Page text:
Old Production Takes From an Old Guy

Doing More with Less

If you’ve been following this blog for any length of time, you know that big changes are afoot in my church, Upper Room. Having been a sub-ministry of Christ Presbyterian Church for 7 years, we’re about to launch out on our own. While this is all highly exciting, it’s a bit like a teenager graduating high school and going out to live on his own. Instead of living with mom and dad where room and board are provided, he has to provide for himself. His budget will get tighter and he’ll probably have to make do with less. This is right where we find ourselves.

This move comes at a time when many other churches are struggling as well. I know of several who have had to lay staff off just to keep the lights on. Those are tough decisions, and we know them well. Our staff has shrunk by almost half since I started a year ago. However, the work still needs to get done, so the remaining staff have all had extra roles added.

As I was working on my Ministry Action Plan, it occurred to me that I probably have the equivalent of about three full-time jobs, at least by overall responsibility. As much as I love what I do, I don’t love it enough to work 120 hours a week to get it all done. Somehow, I need to get more done in the same amount of time.

One thing I’ve noticed about many techies is a tendency to be high-achievers. We just love to get stuff done. This is my bent. Give me a job to do, and I attack it with all I’ve got. I only tend to ask for help when I can’t reach something. However, in my new job paradigm, this won’t cut it. I simply can’t work hard, fast or long enough to get everything done. That means a new strategy.

I’ve decided I need to really start developing volunteer leaders to start taking over portions of my job. Ask anyone who knows me and they’ll tell you this is not driven from laziness, but from the knowledge that I can’t get it all done. As a bonus, it allows people in our community to have a tremendous impact in our church, and empowers them to advance the Kingdom.

Tomorrow, I’ll talk more about how I plan to implement this grand strategy.

6 Comments

  1. jasons@cedarcreek.tv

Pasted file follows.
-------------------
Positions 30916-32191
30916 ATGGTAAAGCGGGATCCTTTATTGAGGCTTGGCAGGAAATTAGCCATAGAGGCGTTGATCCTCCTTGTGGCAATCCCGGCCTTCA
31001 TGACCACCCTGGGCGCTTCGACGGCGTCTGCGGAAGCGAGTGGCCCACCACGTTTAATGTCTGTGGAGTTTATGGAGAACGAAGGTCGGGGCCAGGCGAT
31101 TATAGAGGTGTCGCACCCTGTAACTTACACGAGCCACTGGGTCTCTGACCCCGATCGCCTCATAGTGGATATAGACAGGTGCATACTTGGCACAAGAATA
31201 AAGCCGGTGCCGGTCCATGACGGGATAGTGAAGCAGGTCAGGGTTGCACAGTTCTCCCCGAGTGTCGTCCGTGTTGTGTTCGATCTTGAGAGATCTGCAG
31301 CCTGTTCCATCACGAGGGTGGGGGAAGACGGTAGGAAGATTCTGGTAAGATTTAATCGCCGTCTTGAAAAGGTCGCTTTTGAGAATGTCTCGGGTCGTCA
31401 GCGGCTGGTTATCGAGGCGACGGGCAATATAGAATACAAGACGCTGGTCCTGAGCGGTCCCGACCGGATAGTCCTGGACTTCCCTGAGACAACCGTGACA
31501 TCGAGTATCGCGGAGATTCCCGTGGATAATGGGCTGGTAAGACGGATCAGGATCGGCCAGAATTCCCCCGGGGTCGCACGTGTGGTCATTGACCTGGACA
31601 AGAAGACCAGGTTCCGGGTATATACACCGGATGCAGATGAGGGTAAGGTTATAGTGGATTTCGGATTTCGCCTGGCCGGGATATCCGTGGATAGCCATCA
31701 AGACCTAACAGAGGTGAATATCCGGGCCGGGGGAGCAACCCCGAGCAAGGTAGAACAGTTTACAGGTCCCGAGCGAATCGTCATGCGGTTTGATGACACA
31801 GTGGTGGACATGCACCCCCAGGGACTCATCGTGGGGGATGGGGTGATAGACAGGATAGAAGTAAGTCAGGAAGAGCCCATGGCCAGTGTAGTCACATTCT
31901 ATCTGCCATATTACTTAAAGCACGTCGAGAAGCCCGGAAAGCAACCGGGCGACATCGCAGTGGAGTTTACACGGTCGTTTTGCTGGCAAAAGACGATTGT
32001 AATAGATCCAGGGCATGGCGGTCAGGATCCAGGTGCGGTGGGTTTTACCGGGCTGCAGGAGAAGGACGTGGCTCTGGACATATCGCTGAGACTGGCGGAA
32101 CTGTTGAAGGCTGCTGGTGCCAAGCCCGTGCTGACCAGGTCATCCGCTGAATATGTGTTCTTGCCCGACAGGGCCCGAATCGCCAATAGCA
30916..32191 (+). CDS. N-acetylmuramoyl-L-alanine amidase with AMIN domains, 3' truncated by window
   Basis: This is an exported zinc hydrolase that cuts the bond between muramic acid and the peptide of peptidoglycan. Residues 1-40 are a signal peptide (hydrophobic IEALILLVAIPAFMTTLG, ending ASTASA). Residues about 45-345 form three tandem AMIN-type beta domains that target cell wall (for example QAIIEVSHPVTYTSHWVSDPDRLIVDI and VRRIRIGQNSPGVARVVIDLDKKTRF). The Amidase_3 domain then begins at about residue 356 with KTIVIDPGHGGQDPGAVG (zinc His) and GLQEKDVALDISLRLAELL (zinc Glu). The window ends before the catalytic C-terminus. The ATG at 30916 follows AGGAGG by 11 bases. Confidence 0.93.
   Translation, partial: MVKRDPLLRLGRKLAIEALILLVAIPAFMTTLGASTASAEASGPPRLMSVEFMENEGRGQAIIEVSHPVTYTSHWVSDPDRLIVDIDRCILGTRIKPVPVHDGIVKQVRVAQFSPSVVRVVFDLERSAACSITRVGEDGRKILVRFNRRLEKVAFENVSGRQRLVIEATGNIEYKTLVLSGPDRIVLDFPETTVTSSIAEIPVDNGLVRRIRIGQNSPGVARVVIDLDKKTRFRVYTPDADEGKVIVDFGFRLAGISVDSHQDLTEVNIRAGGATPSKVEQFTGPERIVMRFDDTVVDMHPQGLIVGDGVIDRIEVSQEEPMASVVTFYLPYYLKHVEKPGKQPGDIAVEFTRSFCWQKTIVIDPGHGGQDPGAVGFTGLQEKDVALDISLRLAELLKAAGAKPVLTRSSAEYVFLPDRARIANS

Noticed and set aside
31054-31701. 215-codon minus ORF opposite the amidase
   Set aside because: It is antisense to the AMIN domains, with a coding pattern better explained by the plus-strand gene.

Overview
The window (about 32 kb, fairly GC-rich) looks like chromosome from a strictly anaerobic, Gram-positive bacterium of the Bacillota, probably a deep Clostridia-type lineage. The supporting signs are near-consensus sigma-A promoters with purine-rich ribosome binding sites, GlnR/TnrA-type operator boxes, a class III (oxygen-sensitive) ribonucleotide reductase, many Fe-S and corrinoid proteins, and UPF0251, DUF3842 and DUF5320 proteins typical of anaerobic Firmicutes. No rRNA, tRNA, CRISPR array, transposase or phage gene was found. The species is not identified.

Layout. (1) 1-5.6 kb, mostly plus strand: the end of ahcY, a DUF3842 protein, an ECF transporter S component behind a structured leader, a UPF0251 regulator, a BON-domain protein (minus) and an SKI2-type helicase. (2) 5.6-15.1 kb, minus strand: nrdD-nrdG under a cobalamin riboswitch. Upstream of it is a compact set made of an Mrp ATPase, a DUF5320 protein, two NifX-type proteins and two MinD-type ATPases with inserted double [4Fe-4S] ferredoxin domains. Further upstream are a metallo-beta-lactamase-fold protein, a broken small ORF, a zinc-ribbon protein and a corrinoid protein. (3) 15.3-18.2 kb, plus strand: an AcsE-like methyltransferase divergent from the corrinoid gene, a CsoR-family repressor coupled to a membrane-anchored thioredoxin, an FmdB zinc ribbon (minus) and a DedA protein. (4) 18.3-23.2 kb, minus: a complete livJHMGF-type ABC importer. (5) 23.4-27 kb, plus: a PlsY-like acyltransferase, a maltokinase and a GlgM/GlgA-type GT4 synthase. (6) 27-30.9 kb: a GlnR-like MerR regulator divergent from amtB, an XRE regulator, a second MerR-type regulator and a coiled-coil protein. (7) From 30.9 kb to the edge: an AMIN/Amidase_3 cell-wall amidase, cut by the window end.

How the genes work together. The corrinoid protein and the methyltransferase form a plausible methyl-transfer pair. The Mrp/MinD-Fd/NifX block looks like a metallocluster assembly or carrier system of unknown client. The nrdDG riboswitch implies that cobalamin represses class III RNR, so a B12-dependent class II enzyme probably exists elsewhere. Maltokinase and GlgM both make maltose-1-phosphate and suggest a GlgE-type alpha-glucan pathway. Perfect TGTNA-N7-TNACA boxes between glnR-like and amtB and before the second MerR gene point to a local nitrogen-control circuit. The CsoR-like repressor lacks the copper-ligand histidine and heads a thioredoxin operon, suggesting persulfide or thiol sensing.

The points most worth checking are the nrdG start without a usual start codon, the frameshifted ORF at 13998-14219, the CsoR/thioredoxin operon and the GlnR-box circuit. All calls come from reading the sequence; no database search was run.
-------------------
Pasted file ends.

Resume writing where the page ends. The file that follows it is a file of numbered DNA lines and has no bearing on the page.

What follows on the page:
Great thoughts. Here at cedarcreek.tv the moto is ‘replace yourself.’ It’s incredibly important in a growing and thriving organization or church to do so or nothing proactive/productive will get done!

  2. jasons@cedarcreek.tv

    Great thoughts. Here at cedarcreek.tv the moto is ‘replace yourself.’ It’s incredibly important in a growing and thriving organization or church to do so or nothing proactive/productive will get done!

  3. jblasongame@gmail.com

    I feel the same way. When I made my ministry goal for 2009 to make sure everyone is competent so that if I’m not scheduled on rehearsal night I don’t have to be there is not that I’m slacking from a QA standpoint but that I want them to be trusted that they will do a great job without the need of my help. I agree with you 110 percent. It’s not laziness, just a lack of time

  4. jblasongame@gmail.com

    I feel the same way. When I made my ministry goal for 2009 to make sure everyone is competent so that if I’m not scheduled on rehearsal night I don’t have to be there is not that I’m slacking from a QA standpoint but that I want them to be trusted that they will do a great job without the need of my help. I agree with you 110 percent. It’s not laziness, just a lack of time

  5. iammichaelshort@gmail.com

    Again very open and honest. The reason why I love reading you blog Mike.

    I think not only will this keep you sane and from burning out, it will also add value to you ministry. Volunteers want to know that there contribution is wanted and needed. By giving volunteers ownership they know that there contribution matters.

    This is something that i been learning over the past year or so. And something I wish i would have learned when I started in Technical ministries.

  6. iammichaelshort@gmail.com

    Again very open and honest. The reason why I love reading you blog Mike.

    I think not only will this keep you sane and from burning out, it will also add value to you ministry. Volunteers want to know that there contribution is wanted and needed. By giving volunteers ownership they know that there contribution matters.

    This is something that i been learning over the past year or so. And something I wish i would have learned when I started in Technical ministries.

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